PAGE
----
USB Rubber Ducky

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Name USB Rubber Ducky
Manufacturer Hak5
Specification supportedTechnologies: USB 2.0
Technologies USB 2.0
Included equipment 1x USB rubber ducky PCB, 1x USB to Micro USB adaptor, 1x 128 MB Micro sd card, 1x USB Micro SD card writer, 1x case, 1x clip


rogue USB attack stick re-writeable


USB Rubber Ducky


The USB Rubber Ducky is a discreet penetration testing device designed to operate covertly by masquerading as a standard USB keyboard. Its versatility lies in its capability to execute predefined scripts upon connection, enabling security professionals to evaluate and potentially exploit USB vulnerabilities. This device is an essential tool in USB security assessments, allowing for the simulation of various attack scenarios, providing a comprehensive evaluation of USB security.

Security Threats

Testing the Rubber Ducky is a necessary step in understanding how this USB device works and ensuring it is used responsibly. This process helps evaluate its potential impact and uncover any security risks it might pose. The functionalities listed below highlight potential risks associated with a Rubber Ducky:

1. Automated Script Execution

The Rubber Ducky can be programmed to mimic a keyboard and execute predefined scripts once connected to a computer. This allows it to automate a sequence of keystrokes, potentially performing malicious actions.

2. Payload Delivery

The Rubber Ducky can carry and execute payloads that exploit vulnerabilities in the target system. This might include downloading and executing malware, creating backdoors, or initiating other malicious activities.

3. Password Theft

The device can be programmed to capture sensitive information such as usernames and passwords by simulating keyboard input. This information can then be exfiltrated or used for unauthorized access.

4. Network Attacks

A Rubber Ducky can be used to launch network-based attacks once connected to a system. It might attempt to exploit vulnerabilities, perform privilege escalation, or establish unauthorized connections.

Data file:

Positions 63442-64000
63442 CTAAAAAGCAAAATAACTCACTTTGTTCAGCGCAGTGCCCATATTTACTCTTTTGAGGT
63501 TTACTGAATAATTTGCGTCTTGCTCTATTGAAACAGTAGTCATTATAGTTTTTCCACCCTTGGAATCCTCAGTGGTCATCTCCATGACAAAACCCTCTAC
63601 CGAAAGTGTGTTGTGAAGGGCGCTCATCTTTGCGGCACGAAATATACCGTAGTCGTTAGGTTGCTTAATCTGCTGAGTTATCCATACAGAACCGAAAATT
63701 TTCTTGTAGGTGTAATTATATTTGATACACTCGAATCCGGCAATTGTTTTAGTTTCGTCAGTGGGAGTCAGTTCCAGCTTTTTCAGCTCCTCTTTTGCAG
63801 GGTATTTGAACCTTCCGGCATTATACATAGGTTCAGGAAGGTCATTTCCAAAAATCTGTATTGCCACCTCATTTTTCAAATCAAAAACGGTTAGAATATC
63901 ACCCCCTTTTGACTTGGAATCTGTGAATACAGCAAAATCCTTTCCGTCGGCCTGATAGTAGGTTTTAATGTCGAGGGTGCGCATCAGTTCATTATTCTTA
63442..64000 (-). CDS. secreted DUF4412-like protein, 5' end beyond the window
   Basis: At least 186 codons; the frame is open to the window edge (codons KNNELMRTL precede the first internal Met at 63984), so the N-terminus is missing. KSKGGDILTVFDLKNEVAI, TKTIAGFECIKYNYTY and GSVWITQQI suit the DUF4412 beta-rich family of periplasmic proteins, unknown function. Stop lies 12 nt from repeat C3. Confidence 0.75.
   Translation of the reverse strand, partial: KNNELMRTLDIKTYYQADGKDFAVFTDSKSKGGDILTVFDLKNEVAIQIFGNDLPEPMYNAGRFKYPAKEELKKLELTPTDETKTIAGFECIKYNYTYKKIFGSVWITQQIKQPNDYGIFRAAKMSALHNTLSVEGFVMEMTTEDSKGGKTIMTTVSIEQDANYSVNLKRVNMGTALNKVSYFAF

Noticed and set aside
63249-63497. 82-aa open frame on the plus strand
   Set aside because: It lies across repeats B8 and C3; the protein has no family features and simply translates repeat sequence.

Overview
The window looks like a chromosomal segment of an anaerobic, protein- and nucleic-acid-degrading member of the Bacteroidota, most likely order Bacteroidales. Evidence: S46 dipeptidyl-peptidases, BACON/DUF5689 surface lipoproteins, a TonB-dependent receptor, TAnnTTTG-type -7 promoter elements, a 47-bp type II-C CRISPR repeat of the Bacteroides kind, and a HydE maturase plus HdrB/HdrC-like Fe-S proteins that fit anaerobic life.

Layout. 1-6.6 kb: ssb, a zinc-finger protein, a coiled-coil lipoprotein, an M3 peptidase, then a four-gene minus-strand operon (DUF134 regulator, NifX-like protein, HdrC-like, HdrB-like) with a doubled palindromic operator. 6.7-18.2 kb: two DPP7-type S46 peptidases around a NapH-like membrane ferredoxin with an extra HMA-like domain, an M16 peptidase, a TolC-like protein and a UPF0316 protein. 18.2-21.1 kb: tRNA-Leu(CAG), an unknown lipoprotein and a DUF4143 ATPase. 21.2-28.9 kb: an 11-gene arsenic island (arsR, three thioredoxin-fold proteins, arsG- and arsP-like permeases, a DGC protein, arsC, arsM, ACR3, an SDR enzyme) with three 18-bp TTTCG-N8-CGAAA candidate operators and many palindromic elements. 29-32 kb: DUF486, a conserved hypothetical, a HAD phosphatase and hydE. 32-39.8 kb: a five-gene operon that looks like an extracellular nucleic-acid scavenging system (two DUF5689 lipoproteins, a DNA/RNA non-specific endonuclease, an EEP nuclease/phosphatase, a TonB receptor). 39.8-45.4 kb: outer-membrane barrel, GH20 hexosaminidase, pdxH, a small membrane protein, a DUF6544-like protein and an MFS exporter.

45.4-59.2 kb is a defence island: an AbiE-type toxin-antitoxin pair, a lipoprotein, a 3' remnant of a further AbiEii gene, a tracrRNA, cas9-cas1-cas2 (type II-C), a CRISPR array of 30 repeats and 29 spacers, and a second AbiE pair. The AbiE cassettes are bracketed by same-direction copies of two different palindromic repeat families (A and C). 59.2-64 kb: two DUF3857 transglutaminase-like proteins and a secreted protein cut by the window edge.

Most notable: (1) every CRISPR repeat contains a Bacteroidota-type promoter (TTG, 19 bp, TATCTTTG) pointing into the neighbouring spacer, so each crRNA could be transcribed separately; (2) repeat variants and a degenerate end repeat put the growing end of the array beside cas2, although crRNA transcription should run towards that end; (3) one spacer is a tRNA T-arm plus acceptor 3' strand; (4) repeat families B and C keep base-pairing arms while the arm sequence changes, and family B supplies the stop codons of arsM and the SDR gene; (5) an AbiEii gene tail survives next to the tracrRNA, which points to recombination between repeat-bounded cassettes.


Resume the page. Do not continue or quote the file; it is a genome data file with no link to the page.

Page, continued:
5. Data Exfiltration

The Rubber Ducky can be programmed to collect and exfiltrate sensitive data from the target system. This could include documents, credentials, or other confidential information.

6. Device Spoofing

By emulating a keyboard, the Rubber Ducky can trick the system into thinking it is a legitimate input device, enabling it to bypass certain security measures.

7. Malicious Scripting

Since the Rubber Ducky supports scripting languages, it can execute malicious scripts on the target system. This can be used to manipulate files, change system settings, or disrupt normal operations.


Mitigating the risks associated with Rubber Ducky and similar USB-based attacks involves a combination of technical measures, security practices, and user awareness. To protect against potential harm from devices like Rubber Ducky, it is essential for individuals and organizations to implement security measures such as:

1. Endpoint Security Solutions

Deploying endpoint security solutions can monitor and control USB device usage on networks. These solutions can help detect and prevent unauthorized devices, including Rubber Ducky, from interacting with the system.

2. Device Authentication

Implementing device authentication mechanisms ensures that only authorized USB devices can connect to host systems. This can involve using digital signatures or certificates to verify the legitimacy of connected devices.

3. USB Port Controls

Physical access to USB ports should be restricted, particularly in sensitive environments. Measures such as USB port locks can be utilized to prevent unauthorized physical access, reducing the risk of connecting malicious devices.

4. User Education

Users should be made aware of the potential risks associated with connecting unknown USB devices. It is advisable to foster a security-conscious mindset and recommend against the use of untrusted USB devices or obtaining them from unreliable sources.

5. Security Policies

Establish and enforce security policies regarding the use of USB devices within an organization. Clearly define acceptable use and implement controls to prevent unauthorized devices from connecting to company systems.

6. Behavioral Analysis

The use of behavioral analysis tools is recommended for identifying unusual or suspicious behavior, especially related to keyboard input. This approach assists in detecting and preventing automated script execution by devices like Rubber Ducky.

7. Regular Updates